Listen on iTunes or SoundCloud

#6: The Medical Journal of Australia

The Medical Journal of Australia (MJA) needs no introduction. Listen to interviews with leading health professionals and authors of MJA articles.

Listen on iTunes

#7: Broomedocs Podcast

Broome GP & emergency doctor Casey Parker has been podcasting since 2012. He discusses topics related to emergency medicine and (procedural) general practice . In the Broomedocs journal club relevant research studies are critically appraised, often with guests.

Listen on iTunes

#8: The Health Report

The Health ReportThe Health Report by Norman Swan and other ABC reporters features health topics such as ‘fishy fish oil’, insomnia, asthma, chiropractic controversies, the cranberry myth and lyme disease. Often several national and international guest discuss various topics in one episode.

Listen on iTunes

#9: BS without the BS

Best Science Medicine PodcastThe Best Science (BS) medicine podcast is a Canadian show which critically examines the evidence behind commons drug therapies. GP and associate professor Michael Allan and professor James McCormack present many myth busters and topics relevant to general practice, such as the treatment of back pain, osteoporosis and common cold.

Listen on iTunes

#10: Inside Health 

A BBC podcast discussing several topics per episode with UK GP Dr Mark Porter, demystifying myths about everything health: vitamins, supplements, obesity, smoking, organ donation, and much more.

Listen on iTunes or SoundCloud

 

An earlier version of this post was published in March 2017.

The video that made doctors cry

The video that made doctors cry
‘The Good GP’ campaign highlights the vital role GPs have in looking after Australians. Image source: RACGP

The first video of a national awareness campaign highlighting the value of general practice has brought tears to the eyes of many GPs. The amazing video from the Royal Australian College of General Practitioners (RACGP) certainly creates an emotional response.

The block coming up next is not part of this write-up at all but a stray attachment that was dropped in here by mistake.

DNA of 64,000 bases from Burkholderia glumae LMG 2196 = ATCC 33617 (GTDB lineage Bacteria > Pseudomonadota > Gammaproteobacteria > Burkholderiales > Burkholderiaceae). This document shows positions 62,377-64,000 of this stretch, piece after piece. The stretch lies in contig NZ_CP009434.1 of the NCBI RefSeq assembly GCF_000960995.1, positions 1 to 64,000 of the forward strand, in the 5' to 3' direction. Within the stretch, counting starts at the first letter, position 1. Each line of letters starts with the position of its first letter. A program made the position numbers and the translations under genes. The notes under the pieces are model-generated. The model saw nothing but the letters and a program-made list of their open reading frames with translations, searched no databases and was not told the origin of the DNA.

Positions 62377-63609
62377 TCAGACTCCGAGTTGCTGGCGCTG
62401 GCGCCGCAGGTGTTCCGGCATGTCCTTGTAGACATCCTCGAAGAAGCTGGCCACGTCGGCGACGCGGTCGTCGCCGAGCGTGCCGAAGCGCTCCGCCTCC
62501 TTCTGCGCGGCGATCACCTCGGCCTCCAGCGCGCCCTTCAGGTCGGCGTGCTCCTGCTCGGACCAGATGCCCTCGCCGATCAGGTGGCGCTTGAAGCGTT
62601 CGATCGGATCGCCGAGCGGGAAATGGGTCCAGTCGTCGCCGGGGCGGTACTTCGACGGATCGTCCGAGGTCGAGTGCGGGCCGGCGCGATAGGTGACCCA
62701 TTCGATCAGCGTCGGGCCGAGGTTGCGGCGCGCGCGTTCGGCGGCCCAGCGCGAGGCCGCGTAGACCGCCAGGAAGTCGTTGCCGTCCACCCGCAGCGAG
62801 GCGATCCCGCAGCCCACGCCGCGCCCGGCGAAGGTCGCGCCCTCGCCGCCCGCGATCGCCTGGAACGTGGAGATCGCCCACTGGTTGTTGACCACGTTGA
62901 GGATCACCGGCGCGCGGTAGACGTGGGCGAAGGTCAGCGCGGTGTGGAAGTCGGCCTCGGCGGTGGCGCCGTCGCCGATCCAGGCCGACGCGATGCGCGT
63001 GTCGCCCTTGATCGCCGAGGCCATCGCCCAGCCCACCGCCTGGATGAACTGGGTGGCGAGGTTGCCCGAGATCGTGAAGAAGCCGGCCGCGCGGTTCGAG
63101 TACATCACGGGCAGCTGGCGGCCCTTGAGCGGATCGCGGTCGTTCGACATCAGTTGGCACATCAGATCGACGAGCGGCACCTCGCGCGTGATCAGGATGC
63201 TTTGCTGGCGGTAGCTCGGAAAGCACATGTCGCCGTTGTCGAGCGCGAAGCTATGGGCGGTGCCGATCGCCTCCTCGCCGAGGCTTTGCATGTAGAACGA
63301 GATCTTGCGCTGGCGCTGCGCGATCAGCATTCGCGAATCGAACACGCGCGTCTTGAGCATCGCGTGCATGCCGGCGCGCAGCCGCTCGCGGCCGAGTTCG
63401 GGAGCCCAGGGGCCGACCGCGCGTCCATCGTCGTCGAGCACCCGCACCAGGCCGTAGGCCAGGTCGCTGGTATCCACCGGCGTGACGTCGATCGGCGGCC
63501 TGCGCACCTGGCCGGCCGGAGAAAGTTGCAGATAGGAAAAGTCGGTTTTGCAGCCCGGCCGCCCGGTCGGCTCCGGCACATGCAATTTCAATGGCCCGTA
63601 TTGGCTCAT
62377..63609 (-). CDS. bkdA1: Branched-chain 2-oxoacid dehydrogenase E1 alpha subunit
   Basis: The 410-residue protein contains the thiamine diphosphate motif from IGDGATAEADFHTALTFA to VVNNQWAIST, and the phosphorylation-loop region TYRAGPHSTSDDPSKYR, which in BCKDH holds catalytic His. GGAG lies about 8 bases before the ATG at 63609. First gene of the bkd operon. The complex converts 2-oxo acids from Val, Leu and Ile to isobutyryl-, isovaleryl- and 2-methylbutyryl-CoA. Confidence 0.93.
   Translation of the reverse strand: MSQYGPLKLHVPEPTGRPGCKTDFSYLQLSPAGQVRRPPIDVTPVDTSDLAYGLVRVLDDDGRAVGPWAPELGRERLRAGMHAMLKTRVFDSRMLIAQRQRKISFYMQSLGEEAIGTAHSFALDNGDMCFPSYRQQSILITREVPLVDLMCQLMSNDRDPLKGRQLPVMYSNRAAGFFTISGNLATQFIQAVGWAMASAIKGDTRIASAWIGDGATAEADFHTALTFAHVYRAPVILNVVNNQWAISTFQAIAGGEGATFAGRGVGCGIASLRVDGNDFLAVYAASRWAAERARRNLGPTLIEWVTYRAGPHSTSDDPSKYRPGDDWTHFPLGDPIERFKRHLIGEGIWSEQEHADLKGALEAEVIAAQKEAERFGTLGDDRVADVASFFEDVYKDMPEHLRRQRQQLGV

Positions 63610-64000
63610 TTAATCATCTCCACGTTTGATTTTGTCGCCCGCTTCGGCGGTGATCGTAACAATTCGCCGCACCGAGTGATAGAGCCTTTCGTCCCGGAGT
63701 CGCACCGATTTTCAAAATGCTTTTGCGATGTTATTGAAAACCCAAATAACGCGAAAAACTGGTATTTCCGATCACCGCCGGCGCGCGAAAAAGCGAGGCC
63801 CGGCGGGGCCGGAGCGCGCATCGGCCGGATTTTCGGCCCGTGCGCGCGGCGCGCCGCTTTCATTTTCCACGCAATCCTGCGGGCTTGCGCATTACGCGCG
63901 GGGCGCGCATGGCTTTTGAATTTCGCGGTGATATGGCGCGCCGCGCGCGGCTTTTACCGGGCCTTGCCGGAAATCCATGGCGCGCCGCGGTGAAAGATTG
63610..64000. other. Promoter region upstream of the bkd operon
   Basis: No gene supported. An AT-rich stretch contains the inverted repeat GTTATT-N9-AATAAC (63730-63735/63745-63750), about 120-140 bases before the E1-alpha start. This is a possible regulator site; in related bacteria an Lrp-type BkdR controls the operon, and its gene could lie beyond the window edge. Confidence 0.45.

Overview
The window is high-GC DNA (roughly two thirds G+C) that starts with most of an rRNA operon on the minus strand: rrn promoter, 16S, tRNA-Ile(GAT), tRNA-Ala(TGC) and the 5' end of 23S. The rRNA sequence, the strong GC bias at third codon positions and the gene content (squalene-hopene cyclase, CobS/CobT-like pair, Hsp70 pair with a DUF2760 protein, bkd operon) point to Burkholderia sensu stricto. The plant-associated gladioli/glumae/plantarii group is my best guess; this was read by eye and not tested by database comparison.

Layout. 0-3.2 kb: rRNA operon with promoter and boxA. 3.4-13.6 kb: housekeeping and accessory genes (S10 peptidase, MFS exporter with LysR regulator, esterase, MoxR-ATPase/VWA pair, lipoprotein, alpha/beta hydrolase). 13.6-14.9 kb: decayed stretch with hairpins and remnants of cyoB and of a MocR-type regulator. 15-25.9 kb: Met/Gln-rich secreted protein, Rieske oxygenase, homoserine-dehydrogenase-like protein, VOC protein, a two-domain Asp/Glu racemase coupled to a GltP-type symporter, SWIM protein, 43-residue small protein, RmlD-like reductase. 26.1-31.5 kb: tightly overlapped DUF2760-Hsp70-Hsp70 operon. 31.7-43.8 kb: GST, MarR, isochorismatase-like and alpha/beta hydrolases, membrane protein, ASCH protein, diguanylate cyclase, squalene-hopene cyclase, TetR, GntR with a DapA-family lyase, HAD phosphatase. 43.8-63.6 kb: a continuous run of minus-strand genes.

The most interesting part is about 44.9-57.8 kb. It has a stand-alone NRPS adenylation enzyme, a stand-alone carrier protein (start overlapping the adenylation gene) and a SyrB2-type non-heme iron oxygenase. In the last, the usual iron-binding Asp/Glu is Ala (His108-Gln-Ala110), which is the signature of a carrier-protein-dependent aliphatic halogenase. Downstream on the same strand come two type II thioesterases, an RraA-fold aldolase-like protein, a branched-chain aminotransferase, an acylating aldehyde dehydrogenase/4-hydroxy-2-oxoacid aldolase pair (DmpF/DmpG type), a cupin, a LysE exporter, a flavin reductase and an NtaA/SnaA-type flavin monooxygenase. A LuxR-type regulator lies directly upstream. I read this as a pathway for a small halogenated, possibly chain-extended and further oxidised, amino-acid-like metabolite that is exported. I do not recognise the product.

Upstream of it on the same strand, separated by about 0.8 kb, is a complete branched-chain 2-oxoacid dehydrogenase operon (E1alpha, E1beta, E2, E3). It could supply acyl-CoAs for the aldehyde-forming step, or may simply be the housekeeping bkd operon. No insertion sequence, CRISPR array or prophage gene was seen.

The clip starts in the seventies, when home pregnancy tests were not widely available. The young, fresh GP is visibly happy to bring the good news to a couple in his consulting room (“You have a baby on the way”). There is no computer in the room, lots of paperwork on the doctor’s desk, and we see furniture and filing cabinets from times gone by.

As we follow the couple and the doctor over the years, the consulting room changes too. If you look closely (admittedly this may be of interest to medicos only) you will see a beautiful old mercury sphygmomanometer on the trolley. Computers begin to appear on the desk. Time flies in the video; in a matter of seconds the GP and his patients age and new family members enter the consulting room.

The lifelong journey

Towards the end one of the children has become a mother. The GP, now with grey hair, says to her “we have quite the journey ahead of us,” as he gets up from his chair with the visible difficulty of an older man.

Indeed, sharing the journey through life is one of the aspects that sets the GP apart from other disciplines. And just like in the video we’re there for the minor ailments – the nits – as well as the big and often emotional life events, such as a cancer diagnosis or the death of a spouse. I think the video brings this message across very well and that may be why it triggers an emotional response.